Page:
The University of Queensland, in partnership with CRCMining, has opened a new Fibre Optic Sensing Applications Laboratory (FOSAL).
The lab, located in Brisbane, will utilise “emerging and cutting edge fibre optic sensing technology to develop new applications for the mining industry,” CRCMining stated.
“The researchers [will be] dedicated to transforming the mining industry through development of applications able to analyse data gathered from fibre optic sensing technology. In partnership with CRCMining, the collaboration provides a fundamental research capability driven by industry-relevant applications,” it said.
“As the mining industry adopts step changes in automation and process control the need for reliable, distributed and accurate sensing technology is growing,” the laboratory’s director Dr. Saiied Aminossadati explained.
“The collaboration with CRCMining and its member companies is extremely valuable, as it allows us to work directly with industry to identify and test applications with the capability to impact productivity, cost, and deliver outcomes through targeted research,” he said.
CRCMining program leader Scott Adam explained that as automation becomes more common throughout the resources industry and technology continues to evolve, then fibre optic technology will become more prevalent and crucial in mining operations.
“Through the laboratory we are able to build industrial applications able to read fibre optic sensing data and send reliable information back to operators. FOSAL focusses on delivering outcomes that our members are truly excited to see implemented in their mining operations,” Adam said.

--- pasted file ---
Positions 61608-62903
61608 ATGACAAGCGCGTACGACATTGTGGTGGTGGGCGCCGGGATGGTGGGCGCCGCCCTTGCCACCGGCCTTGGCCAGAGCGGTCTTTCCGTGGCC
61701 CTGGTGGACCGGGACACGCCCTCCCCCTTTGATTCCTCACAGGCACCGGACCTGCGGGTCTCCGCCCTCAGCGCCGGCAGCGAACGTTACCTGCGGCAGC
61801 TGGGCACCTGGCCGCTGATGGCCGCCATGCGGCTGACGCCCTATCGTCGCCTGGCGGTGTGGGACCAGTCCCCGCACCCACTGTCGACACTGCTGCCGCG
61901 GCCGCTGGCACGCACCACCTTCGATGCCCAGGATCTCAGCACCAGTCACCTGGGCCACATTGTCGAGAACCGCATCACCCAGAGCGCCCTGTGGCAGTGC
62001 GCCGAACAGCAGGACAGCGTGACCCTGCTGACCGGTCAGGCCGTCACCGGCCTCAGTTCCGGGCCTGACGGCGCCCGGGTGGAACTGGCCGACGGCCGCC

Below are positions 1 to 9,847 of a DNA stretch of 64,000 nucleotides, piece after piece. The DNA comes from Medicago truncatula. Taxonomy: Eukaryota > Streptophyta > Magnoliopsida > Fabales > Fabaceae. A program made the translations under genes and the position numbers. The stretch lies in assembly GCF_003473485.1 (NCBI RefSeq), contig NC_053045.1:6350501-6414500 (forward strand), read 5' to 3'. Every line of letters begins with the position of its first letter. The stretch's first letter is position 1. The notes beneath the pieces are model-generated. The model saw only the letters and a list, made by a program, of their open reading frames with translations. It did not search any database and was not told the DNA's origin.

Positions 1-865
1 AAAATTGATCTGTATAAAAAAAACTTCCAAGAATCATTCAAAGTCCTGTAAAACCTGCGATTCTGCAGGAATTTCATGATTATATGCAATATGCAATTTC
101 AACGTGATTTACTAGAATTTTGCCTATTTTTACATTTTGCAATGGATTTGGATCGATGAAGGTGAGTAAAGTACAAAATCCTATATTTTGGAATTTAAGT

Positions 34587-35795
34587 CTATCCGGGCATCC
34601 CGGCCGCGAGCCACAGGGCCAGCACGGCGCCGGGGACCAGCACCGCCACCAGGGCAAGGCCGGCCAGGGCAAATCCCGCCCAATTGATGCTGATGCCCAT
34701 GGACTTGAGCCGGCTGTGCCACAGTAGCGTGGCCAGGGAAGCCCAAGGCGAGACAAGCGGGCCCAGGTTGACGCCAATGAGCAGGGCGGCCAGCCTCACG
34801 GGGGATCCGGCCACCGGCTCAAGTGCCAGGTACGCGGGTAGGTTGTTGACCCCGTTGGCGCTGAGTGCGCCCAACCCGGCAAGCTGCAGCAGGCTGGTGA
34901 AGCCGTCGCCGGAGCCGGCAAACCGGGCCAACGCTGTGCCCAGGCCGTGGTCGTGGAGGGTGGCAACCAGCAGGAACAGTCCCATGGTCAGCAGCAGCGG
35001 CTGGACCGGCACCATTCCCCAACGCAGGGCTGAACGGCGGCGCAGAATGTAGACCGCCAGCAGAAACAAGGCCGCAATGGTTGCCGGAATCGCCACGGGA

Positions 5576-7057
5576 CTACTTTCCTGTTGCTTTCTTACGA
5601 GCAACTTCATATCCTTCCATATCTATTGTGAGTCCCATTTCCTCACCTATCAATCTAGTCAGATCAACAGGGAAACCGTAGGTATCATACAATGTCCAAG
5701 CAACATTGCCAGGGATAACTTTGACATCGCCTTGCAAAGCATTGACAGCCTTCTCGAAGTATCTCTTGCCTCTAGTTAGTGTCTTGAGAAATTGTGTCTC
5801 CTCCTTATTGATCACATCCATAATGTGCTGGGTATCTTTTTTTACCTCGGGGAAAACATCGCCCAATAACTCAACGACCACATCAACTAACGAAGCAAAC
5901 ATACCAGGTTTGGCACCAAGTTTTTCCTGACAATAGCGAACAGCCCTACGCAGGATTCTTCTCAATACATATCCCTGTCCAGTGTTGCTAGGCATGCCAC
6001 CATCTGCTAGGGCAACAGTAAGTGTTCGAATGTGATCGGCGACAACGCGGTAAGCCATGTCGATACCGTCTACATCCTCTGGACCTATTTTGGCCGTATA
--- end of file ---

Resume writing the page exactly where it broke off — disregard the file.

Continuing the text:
“With our links to mining companies we are able to find solutions for mining operations by using the amazing capabilities of fibre optics. We value the world leading capability of the laboratory to build new industrial applications and capability around fibre technology.”
CRCMining project leader Mohammad Amanzadeh added that by combining CRCMining’s knowledge of fibre optics and understanding of mining operations the group is already leading the introduction of photonics and fibre optic sensing technology applications for the mining industry.
UQ head of School of Mechanical and Mining Engineering, Professor David Mee said the FOSAL is an important testing facility used to develop new products for the mining industry and functions as an important educational platform for future fibre optics specialists.
The Australian Coal Association Research Program (ACARP) is also backing the new laboratory, having previously collaborated on a number of projects with both UQ and CRCMining
A number of research projects are already underway at the laboratory, including the development an underground mine environmental monitoring system; an underground coal mine gas pre-drainage borehole monitoring system; a multipoint fibre-optic based methane gas sensing algorithm; an all-fibre methane gas sensor; a conveyor thermal monitoring system; an underground mine roof deformation monitoring system; a fibre-optic based microseismic monitoring system, and intelligent algorithms to detect and predict conveyor system failures using fibre optic vibration and acoustic sensing technology.